By KAMERON DUNCAN
The Daily Athenaeum editorial
It’s often said that college campuses are places where ideas can be shared and discussed in many different ways. After all, how many places offer the combination of thousands of individuals with many different viewpoints and life experiences?
Colleges and universities offer students the opportunity to learn with one another, but perhaps more importantly they offer students the opportunity to learn from one another. Someone who grew up in a large, sprawling city can gain a completely different perspective on the same issue or issues from someone who lived in a more rural location during their formative years.
The sharing of ideas, viewpoints and opinions can also extend to what college students consume, and a large part of that is student media. Student newspapers, radio stations and other outlets are ways for the campus as a whole to gain different perspectives.
For example, if a student newspaper can allow those from diverse backgrounds and situations to write for them, they can show how various areas of that campus see those issues. Someone who grew up in a state and attends a public university within that state will likely see an issue differently from someone who is from a completely different country altogether.
The relevance of student media has recently come up in the news and on social media with the emergence of the #SaveStudentNewsrooms hashtag. The hashtag was created by students at the University of Florida, namely those who operate the independent newspaper The Florida Alligator. Their activism was spawned by Southern Methodist University’s decision to re-affiliate with the university in an online-only capacity, according to ABC News.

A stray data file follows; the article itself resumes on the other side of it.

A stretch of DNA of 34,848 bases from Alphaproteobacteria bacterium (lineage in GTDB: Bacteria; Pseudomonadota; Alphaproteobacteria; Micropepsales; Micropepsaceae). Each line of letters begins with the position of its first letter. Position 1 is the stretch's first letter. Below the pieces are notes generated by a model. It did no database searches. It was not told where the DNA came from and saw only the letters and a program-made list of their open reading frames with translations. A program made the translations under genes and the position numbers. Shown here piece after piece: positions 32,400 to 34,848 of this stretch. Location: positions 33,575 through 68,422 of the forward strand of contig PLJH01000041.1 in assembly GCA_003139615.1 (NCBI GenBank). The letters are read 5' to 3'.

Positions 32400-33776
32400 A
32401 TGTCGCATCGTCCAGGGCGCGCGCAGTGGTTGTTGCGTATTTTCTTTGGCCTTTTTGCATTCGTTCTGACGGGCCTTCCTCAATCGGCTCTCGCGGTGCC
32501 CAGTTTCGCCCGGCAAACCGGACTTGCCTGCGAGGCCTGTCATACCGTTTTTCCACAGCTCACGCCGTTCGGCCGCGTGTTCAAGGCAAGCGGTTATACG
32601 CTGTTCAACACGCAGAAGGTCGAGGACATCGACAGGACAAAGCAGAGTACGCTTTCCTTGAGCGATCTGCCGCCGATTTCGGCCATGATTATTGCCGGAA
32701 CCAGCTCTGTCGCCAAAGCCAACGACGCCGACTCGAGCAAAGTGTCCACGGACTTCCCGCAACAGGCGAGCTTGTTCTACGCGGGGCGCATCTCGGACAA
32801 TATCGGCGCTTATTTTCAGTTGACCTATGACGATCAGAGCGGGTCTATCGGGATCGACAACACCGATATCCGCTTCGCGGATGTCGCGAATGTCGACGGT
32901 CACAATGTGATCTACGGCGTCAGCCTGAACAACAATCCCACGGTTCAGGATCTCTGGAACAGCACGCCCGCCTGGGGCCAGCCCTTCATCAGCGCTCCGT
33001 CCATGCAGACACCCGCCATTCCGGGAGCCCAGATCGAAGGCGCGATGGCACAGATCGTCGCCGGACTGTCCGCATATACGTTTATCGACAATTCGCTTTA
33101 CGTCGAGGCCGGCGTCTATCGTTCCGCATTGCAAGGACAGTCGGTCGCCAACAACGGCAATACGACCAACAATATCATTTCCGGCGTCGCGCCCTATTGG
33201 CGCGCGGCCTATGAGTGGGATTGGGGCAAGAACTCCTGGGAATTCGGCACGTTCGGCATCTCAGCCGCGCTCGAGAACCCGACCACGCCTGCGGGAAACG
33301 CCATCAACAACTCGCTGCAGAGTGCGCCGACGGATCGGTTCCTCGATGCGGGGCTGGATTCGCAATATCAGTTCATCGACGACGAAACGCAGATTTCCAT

Budget cuts and decreases in funding have severely affected college newspapers in recent years, somewhat coinciding with the emergence of both social media and an increasing reliance on technology for news. The College Media Association conducted a survey last year and found some alarming statistics to support this trend.
The CMA found that 30 percent of its members were forced to reduce the amount of papers they printed in an effort to save money, and around 20 percent reported an expected loss of between 10-20 percent of their advertising revenue.
The situation that college newspapers in particular face is somewhat bleak, but that in no way means that they should be given up on or cast aside. Many of our great writers, editors and others who work in media honed their craft at their college paper. They were able to make connections and friendships that lasted long beyond their time in the newsroom.
Losing the college newsroom would mean losing a bridge to potential employment and important networking opportunities for media majors across the country. This could prove to be extremely catastrophic at a time when media is undergoing a very drastic change.
To reiterate, student media is important for a number of reasons, but perhaps more than anything else it is an outlet for students to have their voices heard on campus, as well as for them to report on what matters to the student body as a whole. No one knows college campuses better and more intricately than the students who live on them, and depriving them of the opportunity to chronicle their college journeys due to funding deemed more appropriate elsewhere would be a massive oversight.
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